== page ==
Going graphic

With its strong retro aesthetic, this striking black and white galley kitchen designed by Nicola Manning melds with the character of the rest of the 1940s home, creating a highly functional space.

Nicola’s clients are a family of eight living in the same house, ranging from a new born to children in their 20s.  It is a busy household with a large extended family and they have lots of family gatherings.  So they wanted a kitchen that maximised the space with plenty of bench space and quality storage.

Their starting point was a curvaceous orange Smeg fridge. “The loved the colour and style and wanted the rest of the kitchen to complement the Smeg range,” says Nicola. As a colour accent, the bright orange pops against the black and white scheme.

“To bounce off the curves of the appliances, I used strong geometric shapes for the cabinetry and the tiling. They complement the linear shape of the gallery kitchen. The black negative detail lines between the cabinetry and the white grout on the black tiles add further contrast,” says Nicola.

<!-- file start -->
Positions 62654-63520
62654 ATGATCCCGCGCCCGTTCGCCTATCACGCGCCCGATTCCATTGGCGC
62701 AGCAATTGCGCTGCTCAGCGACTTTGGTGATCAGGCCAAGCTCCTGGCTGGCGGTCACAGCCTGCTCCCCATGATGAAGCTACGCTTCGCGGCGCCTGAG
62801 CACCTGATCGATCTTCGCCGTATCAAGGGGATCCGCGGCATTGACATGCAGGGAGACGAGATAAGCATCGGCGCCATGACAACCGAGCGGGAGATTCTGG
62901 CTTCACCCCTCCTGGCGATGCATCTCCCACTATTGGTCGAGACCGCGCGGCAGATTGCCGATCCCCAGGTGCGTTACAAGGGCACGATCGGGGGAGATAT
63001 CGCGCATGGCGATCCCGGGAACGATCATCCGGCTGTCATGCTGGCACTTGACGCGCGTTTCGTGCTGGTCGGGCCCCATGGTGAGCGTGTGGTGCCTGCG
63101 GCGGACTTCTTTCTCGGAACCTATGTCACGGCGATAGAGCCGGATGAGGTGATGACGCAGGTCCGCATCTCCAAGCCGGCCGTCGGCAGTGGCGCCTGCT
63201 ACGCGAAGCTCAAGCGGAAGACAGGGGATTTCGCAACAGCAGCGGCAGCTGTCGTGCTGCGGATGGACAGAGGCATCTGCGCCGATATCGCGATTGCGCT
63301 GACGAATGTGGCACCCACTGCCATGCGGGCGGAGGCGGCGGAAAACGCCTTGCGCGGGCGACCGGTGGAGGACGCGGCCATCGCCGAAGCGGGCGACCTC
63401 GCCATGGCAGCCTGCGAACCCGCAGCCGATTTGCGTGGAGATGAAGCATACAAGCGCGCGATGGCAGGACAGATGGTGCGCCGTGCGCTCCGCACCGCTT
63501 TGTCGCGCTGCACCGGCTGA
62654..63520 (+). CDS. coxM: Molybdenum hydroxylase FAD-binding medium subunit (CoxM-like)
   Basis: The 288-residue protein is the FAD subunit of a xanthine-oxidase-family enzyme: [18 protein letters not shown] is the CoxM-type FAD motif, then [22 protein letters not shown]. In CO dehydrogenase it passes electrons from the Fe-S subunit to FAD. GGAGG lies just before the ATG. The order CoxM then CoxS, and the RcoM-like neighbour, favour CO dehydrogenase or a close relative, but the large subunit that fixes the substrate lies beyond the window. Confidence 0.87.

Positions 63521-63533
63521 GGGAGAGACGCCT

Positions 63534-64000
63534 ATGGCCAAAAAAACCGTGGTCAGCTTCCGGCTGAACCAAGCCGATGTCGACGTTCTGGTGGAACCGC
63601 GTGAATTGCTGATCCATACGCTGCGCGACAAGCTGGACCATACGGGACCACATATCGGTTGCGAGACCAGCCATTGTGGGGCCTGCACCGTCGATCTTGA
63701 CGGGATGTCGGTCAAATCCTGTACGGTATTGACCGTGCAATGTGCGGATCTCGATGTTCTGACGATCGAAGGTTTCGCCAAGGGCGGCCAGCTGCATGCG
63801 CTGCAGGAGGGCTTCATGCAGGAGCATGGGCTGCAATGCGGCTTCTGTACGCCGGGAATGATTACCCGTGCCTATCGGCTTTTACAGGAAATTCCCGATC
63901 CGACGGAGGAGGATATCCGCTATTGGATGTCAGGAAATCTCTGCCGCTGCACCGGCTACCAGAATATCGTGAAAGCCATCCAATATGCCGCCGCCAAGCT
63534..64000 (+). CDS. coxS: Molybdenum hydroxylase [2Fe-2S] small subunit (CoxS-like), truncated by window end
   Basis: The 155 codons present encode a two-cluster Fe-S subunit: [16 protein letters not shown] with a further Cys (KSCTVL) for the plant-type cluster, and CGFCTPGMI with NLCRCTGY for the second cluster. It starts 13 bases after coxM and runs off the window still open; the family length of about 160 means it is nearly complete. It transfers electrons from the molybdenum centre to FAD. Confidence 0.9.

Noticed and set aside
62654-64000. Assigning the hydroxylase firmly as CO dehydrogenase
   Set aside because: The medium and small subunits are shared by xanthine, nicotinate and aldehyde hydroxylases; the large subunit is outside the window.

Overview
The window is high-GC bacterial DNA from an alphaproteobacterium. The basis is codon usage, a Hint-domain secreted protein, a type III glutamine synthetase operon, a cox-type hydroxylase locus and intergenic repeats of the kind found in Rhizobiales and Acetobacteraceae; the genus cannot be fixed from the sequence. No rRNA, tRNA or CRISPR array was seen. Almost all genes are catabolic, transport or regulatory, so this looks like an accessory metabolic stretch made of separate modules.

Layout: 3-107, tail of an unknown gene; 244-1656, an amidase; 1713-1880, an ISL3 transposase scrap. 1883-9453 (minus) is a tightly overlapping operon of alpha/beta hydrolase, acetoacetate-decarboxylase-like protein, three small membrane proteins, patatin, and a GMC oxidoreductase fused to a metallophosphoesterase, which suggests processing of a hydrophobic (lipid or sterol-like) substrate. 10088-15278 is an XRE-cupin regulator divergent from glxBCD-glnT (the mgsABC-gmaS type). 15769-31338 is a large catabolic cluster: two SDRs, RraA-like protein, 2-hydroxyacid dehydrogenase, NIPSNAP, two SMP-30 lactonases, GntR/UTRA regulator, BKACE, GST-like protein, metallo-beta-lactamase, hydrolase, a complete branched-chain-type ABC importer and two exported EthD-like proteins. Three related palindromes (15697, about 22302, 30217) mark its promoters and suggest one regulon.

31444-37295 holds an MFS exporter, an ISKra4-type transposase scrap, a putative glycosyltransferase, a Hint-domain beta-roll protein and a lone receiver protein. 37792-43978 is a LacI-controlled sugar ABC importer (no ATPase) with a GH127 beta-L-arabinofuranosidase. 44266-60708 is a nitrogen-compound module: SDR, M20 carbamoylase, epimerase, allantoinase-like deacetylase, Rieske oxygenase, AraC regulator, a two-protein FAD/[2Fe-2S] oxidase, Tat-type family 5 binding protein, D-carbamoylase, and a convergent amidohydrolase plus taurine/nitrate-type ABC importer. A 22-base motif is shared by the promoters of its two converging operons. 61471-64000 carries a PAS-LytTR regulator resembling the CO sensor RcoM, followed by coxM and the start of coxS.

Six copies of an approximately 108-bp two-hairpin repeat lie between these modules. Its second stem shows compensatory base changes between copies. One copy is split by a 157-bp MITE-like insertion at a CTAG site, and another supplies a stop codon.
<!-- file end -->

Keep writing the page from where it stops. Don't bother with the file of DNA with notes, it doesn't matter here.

Hard-wearing materials like the engineered stone bench top and tiled splash back are practical for an area used by many people and including recycled rimu floors was a labour of love for the client.

One of the challenges Nicola faced was that a fireplace and shower in adjoining rooms reduced the kitchen space. “To increase both bench space and storage, I changed the access to a storage cupboard on the back porch, so the bench top could be extended to the end of the kitchen.”

She also slightly narrowed the generous opening to the lounge at the other end of the kitchen to extend the wall space and maximise full-height storage.  By moving the electrical switchboard into the hallway, her clients gained even more storage. Nicola’s clients love their new well-functioning family kitchen, with its strong colour and texture.

Dark looks

In another Auckland home, this dark kitchen was also designed by Nicola Manning. “As part of a very large space, I chose the dark cabinetry to anchor the kitchen in that space,” she says. “Two pillars were part of the structure.  While one is concealed, I left the other exposed and used black textured cladding to make it a feature rather than pretend it wasn’t there. The home is beside a fold course with a lot of greenery around it so the black sits nicely agains it.”